Using Interaction Design to Improve Usability of a PHR User Interface Based on Visual Elements

Using Interaction Design to Improve Usability of a PHR User Interface Based on Visual Elements

Stefano Forti (e-Health Applied Research Unit, FBKFondazione Bruno Kessler, Italy), Barbara Purin (e-Health Applied Research Unit, FBKFondazione Bruno Kessler, Italy) and Claudio Eccher (e-Health Applied Research Unit, FBKFondazione Bruno Kessler, I)
Copyright: © 2009 |Pages: 16
DOI: 10.4018/978-1-60566-016-5.ch010
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This chapter presents a case study of using interaction design methods for exploring and testing usability and user experience of a Personal Health Record (PHR) user interface based on visual and graphical elements. To identify problems and improve the design of PHR user interface we conducted two taskoriented usability testing based on the think-aloud technique for observing users during their interaction with a high-fidelity PHR prototype, and questionnaires and semistructured interviews for measuring user satisfaction. Our study demonstrates that a user-centered approach to interaction design involving the final users in an iterative design-evaluation process is important for exploring innovative user interfaces and for identification of problems in the early stages of the development cycle of a PHR.
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The Markle Foundation’s Connecting for Health working group in its report “Connecting Americans to their healthcare” (Markle Foundation, 2004) defines Personal Health Record (PHR) as: “an electronic application through which individuals can access, manage and share their health information in a secure and confidential manner” (pp. 13). In the last years, PHR has been gaining great attention from healthcare institutions and organizations, due to its potential for a more active involvement of citizens in their care and improvement of relationships and communication between patients and their healthcare providers (Brailer, 2004; Cohn, 2007). Recently, in its report on the prevention of medication errors (IOM, 2007), the Institute of Medicine has identified PHR systems as a viable technology to support consumers’ self-management.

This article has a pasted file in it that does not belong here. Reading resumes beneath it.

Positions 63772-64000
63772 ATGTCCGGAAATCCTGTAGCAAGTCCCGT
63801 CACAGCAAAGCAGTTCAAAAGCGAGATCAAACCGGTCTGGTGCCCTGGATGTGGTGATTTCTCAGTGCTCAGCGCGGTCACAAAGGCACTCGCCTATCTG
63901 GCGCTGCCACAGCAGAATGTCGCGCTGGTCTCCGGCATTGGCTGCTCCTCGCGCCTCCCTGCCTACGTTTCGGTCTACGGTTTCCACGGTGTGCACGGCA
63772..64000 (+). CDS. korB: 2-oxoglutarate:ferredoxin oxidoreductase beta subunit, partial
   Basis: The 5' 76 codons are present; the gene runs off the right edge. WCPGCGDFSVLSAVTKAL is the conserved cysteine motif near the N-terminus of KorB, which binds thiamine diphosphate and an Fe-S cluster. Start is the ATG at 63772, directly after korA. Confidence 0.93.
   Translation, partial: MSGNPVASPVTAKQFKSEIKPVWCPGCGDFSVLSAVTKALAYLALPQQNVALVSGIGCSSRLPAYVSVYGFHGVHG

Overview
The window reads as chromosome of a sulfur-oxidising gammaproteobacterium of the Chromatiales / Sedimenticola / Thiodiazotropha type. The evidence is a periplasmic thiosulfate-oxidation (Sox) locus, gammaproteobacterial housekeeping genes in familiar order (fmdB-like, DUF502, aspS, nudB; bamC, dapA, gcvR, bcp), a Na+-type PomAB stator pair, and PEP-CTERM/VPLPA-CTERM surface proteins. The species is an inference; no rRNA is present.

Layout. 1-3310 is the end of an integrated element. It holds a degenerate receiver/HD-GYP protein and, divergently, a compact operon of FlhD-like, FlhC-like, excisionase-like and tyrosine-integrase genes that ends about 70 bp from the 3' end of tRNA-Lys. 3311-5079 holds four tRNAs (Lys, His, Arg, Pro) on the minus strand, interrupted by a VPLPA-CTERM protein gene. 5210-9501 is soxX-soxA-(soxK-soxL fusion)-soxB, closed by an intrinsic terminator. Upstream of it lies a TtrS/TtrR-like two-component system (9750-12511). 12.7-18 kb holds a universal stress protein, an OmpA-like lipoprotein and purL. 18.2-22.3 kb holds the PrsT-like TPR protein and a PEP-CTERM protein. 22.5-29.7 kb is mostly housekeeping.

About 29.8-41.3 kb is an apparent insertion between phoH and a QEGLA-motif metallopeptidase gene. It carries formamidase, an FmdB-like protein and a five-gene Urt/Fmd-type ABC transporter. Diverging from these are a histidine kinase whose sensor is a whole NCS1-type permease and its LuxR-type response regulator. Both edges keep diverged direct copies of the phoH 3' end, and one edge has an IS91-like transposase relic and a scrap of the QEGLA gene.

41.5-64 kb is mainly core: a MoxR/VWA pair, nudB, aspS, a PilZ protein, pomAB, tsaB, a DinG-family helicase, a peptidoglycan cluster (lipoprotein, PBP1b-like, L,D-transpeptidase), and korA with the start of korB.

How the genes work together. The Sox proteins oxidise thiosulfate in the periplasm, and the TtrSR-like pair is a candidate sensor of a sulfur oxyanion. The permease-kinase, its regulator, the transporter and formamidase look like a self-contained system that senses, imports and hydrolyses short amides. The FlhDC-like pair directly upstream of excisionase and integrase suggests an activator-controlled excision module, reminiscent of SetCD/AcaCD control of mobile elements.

Worldwide research institutions, government and healthcare authorities have identified PHR as a top priority, established broad areas for research and evaluation of PHR systems, and acknowledged the necessity of demonstration and pilot projects as a critical next step to address and exploit the full potential of PHR-based systems and services (Brailer, 2004; Cohn, 2007; Markle Foundation, 2004; Tang, Joan, Ash, Bates, Overhage, & Sands, 2006).

In order to design a working system, the involvement of final users is a crucial phase, even though it is often undervalued (Nielsen, 1993). For example, in healthcare settings, it has been demonstrated that the most innovative project could fail because of a rushed interface design (i.e., an interface limited to a subjective taste) that can compromise the user’s acceptability, strongly influencing the use of a system (Bates, Kuperman, Wang, Gandhi, Kittler, Volk, Spurr, Khorasani, Tanasijevic, & Middleton, 2003). This seems to be particularly true in the context of development of a PHR-based system, since we are dealing with citizens, a deeply nonhomogeneous group, due to the disparity of age, cultural level, living context, healthcare and computer literacy.